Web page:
A doctor of clinical psychology with training in forensic mental health, cross-cultural trauma studies, and human rights law, Dr. Halleh is also the founder of ARMAN (Asylee Refugee Migrant Assistance Network), a clinical and research center headquartered in Las Vegas and supported by a network of international trauma
experts, researchers, and practitioners.


Kalyani Gopal

_Kalyani Gopal

Dr. Gopal is a keynote and international speaker and trainer on foster care and adoption, sex-trafficking, child sexual abuse, Autism, and neurodevelopmental disorders, and psychopathology.  She has trained foster parents, adoptive parents, administrators, judges, FBI, police officers, attorneys, case managers, nonprofits, and clergy on issues related to infants, children, adolescents, and adults.  She has coined the term “Displacement Trauma” to describe the complex trauma caused by frequent disruptions of attachment bonds. She is the bestselling author of “The Supportive Foster Parent”, “Foster Parenting Step-by-Step”, the grief and loss workbook “In My Heart” and workbook on child sexual abuse and co-editor of the upcoming Springer publication, “Sex Trafficking: Feminist and Transnational Perspectives.” She is on the boards of the Lake County Child Protection Team and Lake County Child Fatality Team, serves as the Chair for the Illinois Psychological Association’s Working Committee on Hate and Harassment, and the Chair of the IPA Women’s Section, served as President of Section IV, Division 12, American Psychological Association (2012-2014), and is currently serving on the Board of Directors, Society of Clinical Psychology, American Psychological Association.  She is the President of Mid-America Psychological and Counseling Services, PC and manages seven mental health clinics in Indiana, Illinois, and Florida. Her nonprofit organization, Safe Coalition for Human Rights hosted SAFE 2014 in Chicago, SAFE 2016 in DC/VA,  SAFE 2018in Chicago and SAFE 2019 In November 3-6, In Chicago, bringing together organizations from around the globe working ceaselessly to form collaborative national and international coalitions from rescue to rehabilitation of victims of human trafficking and violations of human rights. In recognition of her work, Dr. Gopal was awarded the Lake County Award for Excellence in 2004 and Indiana Attorney General’s Voices for Victims Award in 2015, and top 20 Global Women of Excellence by the United States Congress/AMEC In 2018.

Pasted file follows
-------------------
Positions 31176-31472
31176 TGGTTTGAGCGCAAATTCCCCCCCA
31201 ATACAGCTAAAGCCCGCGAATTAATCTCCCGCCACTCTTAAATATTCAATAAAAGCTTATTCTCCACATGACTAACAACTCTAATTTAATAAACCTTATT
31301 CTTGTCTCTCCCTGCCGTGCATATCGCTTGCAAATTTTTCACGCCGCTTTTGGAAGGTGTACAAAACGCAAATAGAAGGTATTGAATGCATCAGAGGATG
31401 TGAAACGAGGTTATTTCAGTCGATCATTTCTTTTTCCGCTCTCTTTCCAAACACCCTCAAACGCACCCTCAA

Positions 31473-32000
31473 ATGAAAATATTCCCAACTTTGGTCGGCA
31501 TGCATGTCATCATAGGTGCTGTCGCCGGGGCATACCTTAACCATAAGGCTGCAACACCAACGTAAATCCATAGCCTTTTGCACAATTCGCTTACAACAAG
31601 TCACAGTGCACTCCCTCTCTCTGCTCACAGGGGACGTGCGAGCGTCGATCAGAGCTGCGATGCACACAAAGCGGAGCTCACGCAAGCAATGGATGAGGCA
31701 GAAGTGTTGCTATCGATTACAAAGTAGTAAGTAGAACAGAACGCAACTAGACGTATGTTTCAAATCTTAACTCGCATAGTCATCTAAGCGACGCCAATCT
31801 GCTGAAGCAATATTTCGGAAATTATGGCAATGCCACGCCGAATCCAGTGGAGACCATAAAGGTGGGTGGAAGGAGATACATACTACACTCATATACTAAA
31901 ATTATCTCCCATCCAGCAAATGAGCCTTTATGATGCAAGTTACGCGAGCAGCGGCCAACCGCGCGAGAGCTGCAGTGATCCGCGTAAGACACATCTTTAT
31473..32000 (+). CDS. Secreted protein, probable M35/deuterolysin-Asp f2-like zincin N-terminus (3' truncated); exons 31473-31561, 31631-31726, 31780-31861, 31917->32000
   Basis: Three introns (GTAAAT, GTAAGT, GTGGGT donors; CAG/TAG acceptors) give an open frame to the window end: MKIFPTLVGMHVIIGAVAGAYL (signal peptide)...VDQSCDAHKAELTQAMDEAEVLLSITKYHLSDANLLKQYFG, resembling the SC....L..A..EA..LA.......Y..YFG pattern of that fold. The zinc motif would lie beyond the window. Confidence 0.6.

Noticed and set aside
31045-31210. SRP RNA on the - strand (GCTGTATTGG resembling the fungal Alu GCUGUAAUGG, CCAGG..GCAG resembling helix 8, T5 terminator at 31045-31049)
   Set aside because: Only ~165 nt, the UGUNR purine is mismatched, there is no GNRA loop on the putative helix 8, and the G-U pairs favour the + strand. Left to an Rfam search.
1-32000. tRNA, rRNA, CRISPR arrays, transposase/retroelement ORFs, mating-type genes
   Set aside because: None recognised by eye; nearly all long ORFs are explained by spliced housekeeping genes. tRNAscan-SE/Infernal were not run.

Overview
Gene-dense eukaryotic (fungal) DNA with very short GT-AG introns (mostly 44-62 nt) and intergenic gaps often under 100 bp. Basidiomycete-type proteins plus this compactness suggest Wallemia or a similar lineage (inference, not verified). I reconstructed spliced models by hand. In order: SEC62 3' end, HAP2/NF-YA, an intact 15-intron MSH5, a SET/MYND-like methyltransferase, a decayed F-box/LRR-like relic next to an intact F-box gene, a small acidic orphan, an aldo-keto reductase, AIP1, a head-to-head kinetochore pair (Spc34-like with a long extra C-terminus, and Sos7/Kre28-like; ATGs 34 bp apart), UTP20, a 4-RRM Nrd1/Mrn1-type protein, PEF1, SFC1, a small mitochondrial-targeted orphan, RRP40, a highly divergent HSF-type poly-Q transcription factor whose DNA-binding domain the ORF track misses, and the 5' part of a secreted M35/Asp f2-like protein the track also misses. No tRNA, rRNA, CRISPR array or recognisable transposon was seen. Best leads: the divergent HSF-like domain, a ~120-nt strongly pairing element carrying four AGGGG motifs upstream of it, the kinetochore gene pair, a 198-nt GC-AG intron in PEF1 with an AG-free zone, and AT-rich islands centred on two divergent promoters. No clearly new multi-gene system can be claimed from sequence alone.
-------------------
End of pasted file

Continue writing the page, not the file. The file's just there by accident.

Klaus Henri Vanhoutte


In 2014 VanHoutte focused on the loverboys and teen pimps. In human trafficking, people mistakenly think only of prostitutes who are sexually exploited. 56 percent of the victims that Payoke takes care of are men, in barely 33 percent of cases it is about sexual exploitation. Equally important is economic exploitation. Thinking of Chinese people who are locked up in small rooms and have to work 16 hours a day in a restaurant. Or Nigerian prostitutes who are being pressured by their pimps with voodoo.

“In recent years we have seen the focus of the police and the judiciary on trafficking in human beings decrease. Terrorism and smuggling became the top priority. However, more money is earned worldwide with human trafficking than with drugs, only arms trafficking yields even more money, says Klaus Vanhoutte.

He became the became deputy director of the non-profit organization Payoke in March 2017 and recently succeeded Patsy Sörensen as director.

Alex Christopoulos


Alex leads Lumos’ programs, research, advocacy and training, and technical support functions. Alex joined in 2016 and has a background in designing and leading a range of complex programs to help meet the needs of marginalized children across a number of countries.

Alex has led a number of international programs aimed at preventing, recognizing and responding to harm children and their families face. He is a strong advocate of locally-led development, ensuring that children, and the communities they live in, are given a voice and can influence decisions that affect them.


Vladimir Ubeivolc